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Turkish Government ‘Blocks’ Twitter

Michael Moore joined TechWeek Europe in January 2014 as a trainee before graduating to Reporter later that year. He covers a wide range of topics, including but not limited to mobile devices, wearable tech, the Internet of Things, and financial technology.

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“Twitter, schmitter” says Prime Minister Recep Tayyip Erdogan, who vows to ‘wipe out’ the social network in Turkey

The Turkish government has apparently taken social networking site Twitter offline in the country in an attempt by its Prime Minister, Recep Tayyip Erdogan, to clamp down on rumours of a corruption scandal.

The move, which has been confirmed by Turkey’s telecommunications regulator and the state news agency, comes ahead of elections in Turkey next week, the run-up to which have been overshadowed by allegations of government corruption.

Users attempting to access the website began reported outages on Thursday night, saying that they were being redirected to a statement by Turkey’s telecommunications regulator BTK, which cites a court order to apply ‘protection measures’ on the website.

Recep_Tayyip_Erdogan_Turkish_PMMajor outage

BTK said the social media platform had been blocked by the courts after complaints were made by citizens that it was breaching privacy. It said Twitter had ignored previous requests to remove content.

“Because there was no other choice, access to Twitter was blocked in line with court decisions to avoid the possible future victimisation of citizens,” it said.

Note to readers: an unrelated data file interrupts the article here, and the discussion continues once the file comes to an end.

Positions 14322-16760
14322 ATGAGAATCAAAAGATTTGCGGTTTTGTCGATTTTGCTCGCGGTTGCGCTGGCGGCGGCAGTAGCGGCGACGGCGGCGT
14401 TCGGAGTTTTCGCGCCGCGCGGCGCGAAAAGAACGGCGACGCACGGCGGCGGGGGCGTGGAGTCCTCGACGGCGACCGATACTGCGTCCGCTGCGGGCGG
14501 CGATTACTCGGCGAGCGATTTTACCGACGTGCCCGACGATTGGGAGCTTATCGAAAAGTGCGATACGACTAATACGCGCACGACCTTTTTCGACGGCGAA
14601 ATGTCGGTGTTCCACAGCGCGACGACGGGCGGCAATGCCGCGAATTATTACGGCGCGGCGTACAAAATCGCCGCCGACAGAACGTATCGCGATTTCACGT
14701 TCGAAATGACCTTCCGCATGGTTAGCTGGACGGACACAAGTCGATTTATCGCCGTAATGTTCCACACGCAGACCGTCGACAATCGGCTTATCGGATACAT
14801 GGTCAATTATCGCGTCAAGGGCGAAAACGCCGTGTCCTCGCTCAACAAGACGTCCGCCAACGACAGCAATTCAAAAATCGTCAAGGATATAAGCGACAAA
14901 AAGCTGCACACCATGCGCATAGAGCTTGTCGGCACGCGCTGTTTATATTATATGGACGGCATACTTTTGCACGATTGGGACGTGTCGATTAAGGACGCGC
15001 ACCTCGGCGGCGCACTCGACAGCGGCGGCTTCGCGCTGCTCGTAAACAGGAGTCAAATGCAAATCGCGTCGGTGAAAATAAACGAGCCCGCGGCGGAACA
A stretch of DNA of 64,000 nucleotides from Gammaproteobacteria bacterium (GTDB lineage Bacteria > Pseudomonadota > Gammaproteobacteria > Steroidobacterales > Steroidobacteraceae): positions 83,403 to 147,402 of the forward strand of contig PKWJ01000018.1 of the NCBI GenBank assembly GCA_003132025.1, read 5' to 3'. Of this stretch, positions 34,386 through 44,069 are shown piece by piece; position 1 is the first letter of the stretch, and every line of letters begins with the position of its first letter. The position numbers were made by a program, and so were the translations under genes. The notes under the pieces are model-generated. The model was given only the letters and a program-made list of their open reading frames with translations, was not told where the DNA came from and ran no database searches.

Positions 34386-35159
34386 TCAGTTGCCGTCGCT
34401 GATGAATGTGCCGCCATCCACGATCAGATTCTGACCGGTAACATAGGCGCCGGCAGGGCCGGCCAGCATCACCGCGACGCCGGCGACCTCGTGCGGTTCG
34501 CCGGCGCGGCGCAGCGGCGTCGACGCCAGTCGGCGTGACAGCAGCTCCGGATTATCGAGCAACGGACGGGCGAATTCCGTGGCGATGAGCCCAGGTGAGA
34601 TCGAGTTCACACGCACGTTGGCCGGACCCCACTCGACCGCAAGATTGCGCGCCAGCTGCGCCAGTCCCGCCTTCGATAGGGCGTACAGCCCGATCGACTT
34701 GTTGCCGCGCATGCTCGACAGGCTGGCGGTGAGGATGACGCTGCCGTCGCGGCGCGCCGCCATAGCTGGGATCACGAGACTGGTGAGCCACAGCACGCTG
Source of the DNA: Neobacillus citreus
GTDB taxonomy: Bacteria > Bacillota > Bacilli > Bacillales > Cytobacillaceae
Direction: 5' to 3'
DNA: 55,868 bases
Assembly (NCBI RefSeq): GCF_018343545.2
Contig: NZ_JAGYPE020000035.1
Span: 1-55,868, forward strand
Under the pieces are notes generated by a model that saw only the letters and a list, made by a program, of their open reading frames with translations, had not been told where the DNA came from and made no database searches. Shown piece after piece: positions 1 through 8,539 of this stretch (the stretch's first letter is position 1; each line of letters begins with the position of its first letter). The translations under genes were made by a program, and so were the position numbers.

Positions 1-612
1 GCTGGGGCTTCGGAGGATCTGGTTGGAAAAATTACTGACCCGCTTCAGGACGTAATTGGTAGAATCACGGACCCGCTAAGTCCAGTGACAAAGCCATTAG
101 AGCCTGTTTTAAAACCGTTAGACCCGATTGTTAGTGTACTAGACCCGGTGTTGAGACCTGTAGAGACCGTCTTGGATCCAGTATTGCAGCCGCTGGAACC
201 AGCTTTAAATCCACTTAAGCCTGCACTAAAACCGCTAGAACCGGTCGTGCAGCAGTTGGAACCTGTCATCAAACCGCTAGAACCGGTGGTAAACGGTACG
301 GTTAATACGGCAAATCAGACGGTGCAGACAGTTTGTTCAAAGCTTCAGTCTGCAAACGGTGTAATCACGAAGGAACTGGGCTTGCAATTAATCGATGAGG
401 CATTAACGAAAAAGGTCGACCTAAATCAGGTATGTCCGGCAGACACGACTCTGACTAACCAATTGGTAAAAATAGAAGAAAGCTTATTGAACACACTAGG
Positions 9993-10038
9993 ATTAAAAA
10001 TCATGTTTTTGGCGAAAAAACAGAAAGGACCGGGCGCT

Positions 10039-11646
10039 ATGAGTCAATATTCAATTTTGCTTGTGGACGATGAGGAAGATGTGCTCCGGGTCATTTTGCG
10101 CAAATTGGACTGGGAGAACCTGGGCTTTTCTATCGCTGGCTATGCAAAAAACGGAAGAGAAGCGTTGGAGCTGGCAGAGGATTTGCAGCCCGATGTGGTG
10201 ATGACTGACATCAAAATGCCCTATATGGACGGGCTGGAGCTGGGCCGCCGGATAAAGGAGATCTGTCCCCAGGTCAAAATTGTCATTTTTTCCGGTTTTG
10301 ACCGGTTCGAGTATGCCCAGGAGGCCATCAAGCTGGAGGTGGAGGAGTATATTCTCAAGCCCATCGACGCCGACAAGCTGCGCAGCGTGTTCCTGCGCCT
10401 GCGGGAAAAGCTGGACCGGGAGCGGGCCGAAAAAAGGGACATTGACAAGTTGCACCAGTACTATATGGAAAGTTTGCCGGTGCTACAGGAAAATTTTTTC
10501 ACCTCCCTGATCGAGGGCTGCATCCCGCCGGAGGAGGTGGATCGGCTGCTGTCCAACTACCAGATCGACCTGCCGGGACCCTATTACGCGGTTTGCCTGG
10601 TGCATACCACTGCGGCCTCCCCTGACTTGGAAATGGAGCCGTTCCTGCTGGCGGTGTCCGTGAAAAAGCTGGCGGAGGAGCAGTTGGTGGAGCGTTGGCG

Twitter is yet to release a formal statement, but has said that it is looking into the issue. However, it did publish a tweet addressed to Turkish users instructing them on how to continue tweeting via SMS text message.

Currently, it appears that an alternative proxy network has been set up to allow Turkish citizens a work around; with BBC reporter Selin Grit tweeting that ‘people are tweeting nevertheless via back door’. The rebel tweeters including the country’s Deputy Prime Minister, the Mayor of Turkish capital Ankara, and in an extraordinary move, the country’s President, Abdullah Gul, who tweeted that “I hope this practice (Twitter blocking) doesn’t last too long”.

European Commission Vice President Neelie Kroes took to her Twitter account to criticise the ban, calling it, “groundless, pointless, cowardly”. “Turkish people and the (international) community will see this as censorship. It is,” she said.

Twitter : Shutterstock - © Julien Tromeur‘Scourge’

Turkey is one of the top ten users of Twitter worldwide, with around ten million users in the country, and the hashtag #TwitterisblockedinTurkey quickly spread following the outages. However this blockage is only the latest clash between the country’s rulers and social media companies, with Google, YouTube and Facebook also falling foul of restrictions in the past.

Last summer, Mr Erdogan denounced Twitter as a ‘scourge’, following a series of popular protests promoted by the website. Shortly after, a government minister asked Twitter to establish an office in Turkey so that it could better communicate requests to take down content or hold the company accountable to Turkish law. Twitter did not respond to the request.

At a rally late on Thursday, Erdogan told a crowd of supporters, “Twitter, mwitter!” which roughly translates as “Twitter, schmitter!”.

“We’ll eradicate Twitter. I don’t care what the international community says. Everyone will witness the power of the Turkish Republic,” he told the crowd.

Mr Erdogan has also said that Turkey could also ban Facebook and YouTube, which he says have been abused by his enemies after a stream of audio recordings purportedly revealing corruption in his inner circle emerged online. However, a senior official said on Friday there were no immediate plans to do so.

“The path was taken to block access within the framework of a court decision because of the failure to overcome the problem with the management of Twitter,” the official said.

“At the moment there is no[t] such a decision for Facebook and other social media,” he told Reuters.

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